The last book I have on this list is also one that is not well known, but when I read it I thought it was really important (and it is). The Boy Who Dared by Susan Campbell Bartoletti is actually based on a true story about a teenager in Nazi Germany who decides to tell the truth about Hitler. It is one of the saddest (and it is even sadder when you know this actually happened to someone) books I’ve ever read, but extremely worth it. I highly, highly recommend everyone pick this book up!


That’s it for this list, since those are all of the historical fiction books I’ve read and enjoyed. I really want to read more, so if you have any recommendations, don’t hesitate to let me know!

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Airplanes in the Night Sky Regular

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Humor In Books

Hi everyone! One thing I’ve often realized while reading is that…there’s no humor. A lot of times, in books, characters are so busy trying to save their lives that there’s nothing to laugh at–which makes sense, given the circumstances. But I love humor in books, and I wanted to discuss this topic with you guys today. (Also give some short recommendations.)

I guess you can kind of categorize humor–a type of humor that I think is most common in YA fantasy is dry humor, or sarcasm. Some books I love that use this are Six of Crows and all of Cassie Clare’s books–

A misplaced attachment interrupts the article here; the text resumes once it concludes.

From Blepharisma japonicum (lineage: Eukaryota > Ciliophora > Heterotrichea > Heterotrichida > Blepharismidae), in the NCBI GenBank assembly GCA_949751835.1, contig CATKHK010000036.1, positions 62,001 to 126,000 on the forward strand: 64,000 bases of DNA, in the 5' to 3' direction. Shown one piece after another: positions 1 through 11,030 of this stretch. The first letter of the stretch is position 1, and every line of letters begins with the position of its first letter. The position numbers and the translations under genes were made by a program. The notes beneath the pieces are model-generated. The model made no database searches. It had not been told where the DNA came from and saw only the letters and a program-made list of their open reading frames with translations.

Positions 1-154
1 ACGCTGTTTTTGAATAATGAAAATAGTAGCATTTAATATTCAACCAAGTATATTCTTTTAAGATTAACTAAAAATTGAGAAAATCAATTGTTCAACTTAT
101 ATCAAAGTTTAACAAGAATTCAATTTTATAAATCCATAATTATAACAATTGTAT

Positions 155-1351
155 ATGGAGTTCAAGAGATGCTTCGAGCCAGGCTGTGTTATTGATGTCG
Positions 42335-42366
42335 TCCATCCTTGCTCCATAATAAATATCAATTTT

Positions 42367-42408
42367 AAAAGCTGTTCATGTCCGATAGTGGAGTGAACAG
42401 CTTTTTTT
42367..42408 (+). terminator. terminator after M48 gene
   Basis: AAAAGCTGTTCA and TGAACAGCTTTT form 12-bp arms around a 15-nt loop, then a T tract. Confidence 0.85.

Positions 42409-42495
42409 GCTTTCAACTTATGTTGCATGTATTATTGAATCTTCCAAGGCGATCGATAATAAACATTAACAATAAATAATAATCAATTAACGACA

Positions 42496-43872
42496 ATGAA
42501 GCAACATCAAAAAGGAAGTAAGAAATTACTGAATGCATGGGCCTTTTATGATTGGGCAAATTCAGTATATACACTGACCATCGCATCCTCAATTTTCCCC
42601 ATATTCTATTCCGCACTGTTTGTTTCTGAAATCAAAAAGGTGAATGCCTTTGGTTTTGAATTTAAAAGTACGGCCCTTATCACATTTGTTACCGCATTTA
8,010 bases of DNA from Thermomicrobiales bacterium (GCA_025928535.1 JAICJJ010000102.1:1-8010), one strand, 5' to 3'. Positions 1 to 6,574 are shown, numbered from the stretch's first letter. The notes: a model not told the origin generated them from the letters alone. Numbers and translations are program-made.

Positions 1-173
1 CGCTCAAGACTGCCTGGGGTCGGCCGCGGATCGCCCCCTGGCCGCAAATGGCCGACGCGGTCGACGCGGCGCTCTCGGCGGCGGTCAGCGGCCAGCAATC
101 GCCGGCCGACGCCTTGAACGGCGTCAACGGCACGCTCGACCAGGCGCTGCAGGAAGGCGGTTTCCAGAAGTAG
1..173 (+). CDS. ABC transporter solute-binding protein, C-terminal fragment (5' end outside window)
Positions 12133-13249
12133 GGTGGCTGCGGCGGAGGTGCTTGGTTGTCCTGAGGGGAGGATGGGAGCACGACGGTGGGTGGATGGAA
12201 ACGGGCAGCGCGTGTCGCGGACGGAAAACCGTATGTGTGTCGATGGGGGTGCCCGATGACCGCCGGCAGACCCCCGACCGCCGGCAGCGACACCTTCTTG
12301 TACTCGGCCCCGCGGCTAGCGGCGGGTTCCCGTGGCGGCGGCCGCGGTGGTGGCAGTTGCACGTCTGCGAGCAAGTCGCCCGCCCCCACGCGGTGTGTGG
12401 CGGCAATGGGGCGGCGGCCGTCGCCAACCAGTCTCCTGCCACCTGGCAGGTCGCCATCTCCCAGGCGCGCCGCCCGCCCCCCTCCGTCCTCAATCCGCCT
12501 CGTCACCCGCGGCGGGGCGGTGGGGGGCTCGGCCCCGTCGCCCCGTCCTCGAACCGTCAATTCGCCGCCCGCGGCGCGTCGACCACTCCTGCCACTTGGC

Image result for six of crows

I LOVE this type of humor. It’s the kind that I usually think of after because the characters are making fun of each other or something along those lines.

Another type of humor I like is dependent on the writing and makes the book easier to read because the entire style is different. I know that doesn’t make sense, but anyone who has read My Lady Jane will probably understand what I’m talking about.

Image result for my lady jane

It’s just! So cute! Not every book can be like this, obviously, but it’s entertaining nonetheless. Another book that reminds me of this style is The Martian by Andy Weir.

Image result for the martian by andy weir

And of course, you can’t forget Percy Jackson–Rick’s books are a classic for humor. I don’t want to say it’s just the age group, because it’s not, but most YA books I’ve read are not nearly as funny as Percy Jackson. :’))

What are some of your favorite humorous books? Tell me about them!

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Airplanes in the Night Sky Regular

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High Fantasy Book Recs That are NOT S.J. Maas Books